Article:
That is all very nice. However, let us not forget that during the Air India inquiry, one of our witnesses was killed before he could testify.

I think that proves how urgently this program needs to be overhauled. Because of the program, a key witness at such an important inquiry was unable to testify and was killed as a result.

Quite frankly, witness protection is not too much. We must not forget that there have been expenditures under the program before us. I will come back to that because it is important. The program accepted only 30 people out of 108, at a cost of $9 million. Therefore, for the year that ended in March 2012, $9 million was spent to protect 30 people. For an investigation such as the Air India investigation to be conducted properly, quite frankly the $9 million would have been a good investment at the time. We missed an opportunity to better protect people.

We have before us a bill that could help us, give us some avenues to explore and even offer solutions. It is not a bad bill. We can even applaud many of the measures. However, since the Witness Protection Program Act was passed in 1996, there have been few improvements.

In the past, the Liberal and Conservative governments did little to respond to criticisms. When Bill C-223 was introduced by a Reform member in 1999, we supported it. The NDP also wanted to move forward. Unfortunately, the Liberal government at the time thought otherwise and defeated the bill.

Once again, I congratulate the members of the House who really wanted to improve how witnesses who need protection are treated. The members across the floor will recall that the Reform Party has a lot in common with the Conservative Party. At least they will agree with me on that. A consensus among us would have been nice, so we could move forward with this bill. It is too bad the Liberal Party did not move forward on this when it had the chance.

Since then, there have been many calls for improvements. We must not forget that the hon. member for Trinity—Spadina introduced a bill on this in November 2012 in response to the problems that the Toronto area was having with street gangs.

The new bill would definitely help address these issues. It is important to keep moving forward, but we need to do so in co-operation with the provinces. Co-operation is seriously lacking. Provinces like Ontario and Alberta that have many Conservatives members—who, incidentally, should listen more—have been pushing for the program to be renewed and improved for quite some time now.

Based on the provinces' requests, the changes set out in Bill C-51 are simply inadequate. They need to go a lot further.

Inter alia, Bill C-51 does the following:

(a) provide for the designation of a provincial or municipal witness protection program so that certain provisions of that Act apply to such a program; (b) authorize the Commissioner of the Royal Canadian Mounted Police to coordinate, at the request of an official of a designated provincial or municipal program, the activities of federal departments, agencies and services in order to facilitate a change of identity for persons admitted to the designated program....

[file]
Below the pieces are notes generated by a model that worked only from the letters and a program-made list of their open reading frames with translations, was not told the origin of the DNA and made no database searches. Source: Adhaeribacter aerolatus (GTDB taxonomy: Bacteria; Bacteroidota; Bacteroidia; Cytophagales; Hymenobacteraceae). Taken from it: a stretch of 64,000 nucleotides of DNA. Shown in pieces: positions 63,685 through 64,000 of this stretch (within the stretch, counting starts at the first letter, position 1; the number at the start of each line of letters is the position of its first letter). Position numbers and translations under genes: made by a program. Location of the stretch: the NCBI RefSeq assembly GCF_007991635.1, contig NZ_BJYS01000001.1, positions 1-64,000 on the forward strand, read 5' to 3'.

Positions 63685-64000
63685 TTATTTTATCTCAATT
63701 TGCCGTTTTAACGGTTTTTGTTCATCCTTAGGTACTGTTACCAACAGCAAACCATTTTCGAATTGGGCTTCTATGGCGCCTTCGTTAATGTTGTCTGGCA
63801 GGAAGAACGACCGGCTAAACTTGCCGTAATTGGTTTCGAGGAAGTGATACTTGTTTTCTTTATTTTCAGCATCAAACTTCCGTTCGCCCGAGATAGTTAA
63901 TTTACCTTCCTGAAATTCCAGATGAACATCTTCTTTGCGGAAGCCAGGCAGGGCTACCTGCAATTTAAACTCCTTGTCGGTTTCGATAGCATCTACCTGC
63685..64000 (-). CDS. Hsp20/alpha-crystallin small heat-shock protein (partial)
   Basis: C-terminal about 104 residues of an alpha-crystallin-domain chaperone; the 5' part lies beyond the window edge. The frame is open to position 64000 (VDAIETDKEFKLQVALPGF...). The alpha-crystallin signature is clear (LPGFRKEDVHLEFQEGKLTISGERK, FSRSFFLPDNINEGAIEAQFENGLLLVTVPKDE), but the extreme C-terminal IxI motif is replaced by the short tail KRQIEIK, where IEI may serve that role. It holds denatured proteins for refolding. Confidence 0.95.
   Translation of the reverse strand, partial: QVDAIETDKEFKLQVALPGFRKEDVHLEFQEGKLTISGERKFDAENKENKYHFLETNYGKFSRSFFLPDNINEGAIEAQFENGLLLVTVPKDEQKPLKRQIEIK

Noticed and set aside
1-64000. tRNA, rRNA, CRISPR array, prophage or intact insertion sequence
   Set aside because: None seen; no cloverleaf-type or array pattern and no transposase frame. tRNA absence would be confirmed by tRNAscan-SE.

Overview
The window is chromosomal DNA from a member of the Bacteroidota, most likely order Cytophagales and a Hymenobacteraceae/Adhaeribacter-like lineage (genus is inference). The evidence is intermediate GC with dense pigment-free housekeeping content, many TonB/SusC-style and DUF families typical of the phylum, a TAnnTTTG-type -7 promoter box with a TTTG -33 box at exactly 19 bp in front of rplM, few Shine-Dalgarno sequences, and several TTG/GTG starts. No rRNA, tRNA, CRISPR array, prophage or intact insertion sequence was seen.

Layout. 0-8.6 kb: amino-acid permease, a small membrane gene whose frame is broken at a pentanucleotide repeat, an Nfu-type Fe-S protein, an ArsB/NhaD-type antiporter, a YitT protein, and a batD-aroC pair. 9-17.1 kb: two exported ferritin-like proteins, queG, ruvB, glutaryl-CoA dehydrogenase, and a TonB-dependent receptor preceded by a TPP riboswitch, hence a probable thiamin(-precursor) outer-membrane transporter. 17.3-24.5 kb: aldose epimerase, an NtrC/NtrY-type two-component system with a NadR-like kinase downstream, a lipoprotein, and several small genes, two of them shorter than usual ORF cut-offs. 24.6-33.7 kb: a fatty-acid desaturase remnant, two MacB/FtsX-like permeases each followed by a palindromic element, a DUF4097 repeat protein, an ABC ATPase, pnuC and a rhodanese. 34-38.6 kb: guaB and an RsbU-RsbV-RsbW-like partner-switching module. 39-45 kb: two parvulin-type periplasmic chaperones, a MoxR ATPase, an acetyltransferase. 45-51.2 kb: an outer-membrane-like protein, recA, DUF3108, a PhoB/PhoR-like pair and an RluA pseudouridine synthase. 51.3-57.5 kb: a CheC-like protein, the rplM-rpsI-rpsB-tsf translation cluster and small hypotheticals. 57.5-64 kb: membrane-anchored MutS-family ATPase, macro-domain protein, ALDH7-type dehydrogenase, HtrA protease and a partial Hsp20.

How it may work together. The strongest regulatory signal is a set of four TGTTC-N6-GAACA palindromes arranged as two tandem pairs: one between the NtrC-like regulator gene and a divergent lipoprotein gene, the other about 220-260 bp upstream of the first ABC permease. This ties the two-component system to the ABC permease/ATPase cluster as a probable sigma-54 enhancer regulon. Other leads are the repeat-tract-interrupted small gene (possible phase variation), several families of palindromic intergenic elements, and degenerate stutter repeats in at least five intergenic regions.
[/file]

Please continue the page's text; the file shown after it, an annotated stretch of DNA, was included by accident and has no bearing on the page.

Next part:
What I was saying is that the person's identity must be changed. But the provinces simply are not in the position to be able to do that themselves.

But the RCMP is able to help people change their identity. They need licences, a new ID card, a new social insurance number and perhaps even a passport. Many federal documents are required. And no organization is in a better position to help these people than the RCMP.

All this is funded by the federal government in co-operation with the provinces, and that is what I dislike. It is critical that we find a way to better fund the bill before us today.

I hope that when this is debated in committee, the government members will propose improvements to the bill so that the programs will be better funded in co-operation with the provinces. The request that the provinces are making, that the program be better funded, is key.

An article was recently published in Maclean's. I want to quote certain parts of it that support what I have been saying and the claims from the provinces and other stakeholders. We hope to see these claims when the bill is studied in committee.

In December 2012, the Conservative government made the following announcement:

The Conservative government plans to introduce long-anticipated legislation today to modernize the federal witness protection program...

Revelations five years ago that a protectee committed murder while in the program triggered a wave of review and discussion.

Très inquiétant.

The legislation is expected to include a more independent process for deciding who gets into the secretive program, as well as improved training and more sophisticated practices for handling protectees.

Some members have sued over the program, while others have been kicked out.

The proposed federal changes follow recommendations from a Commons committee, an inquiry into the 1985 Air India bombing and extensive consultations with the provinces.

Several provinces have their own witness protection programs, but often they provide only short-term assistance. In addition, obtaining new federal identity documents for protectees requires co-operation with the Mounties.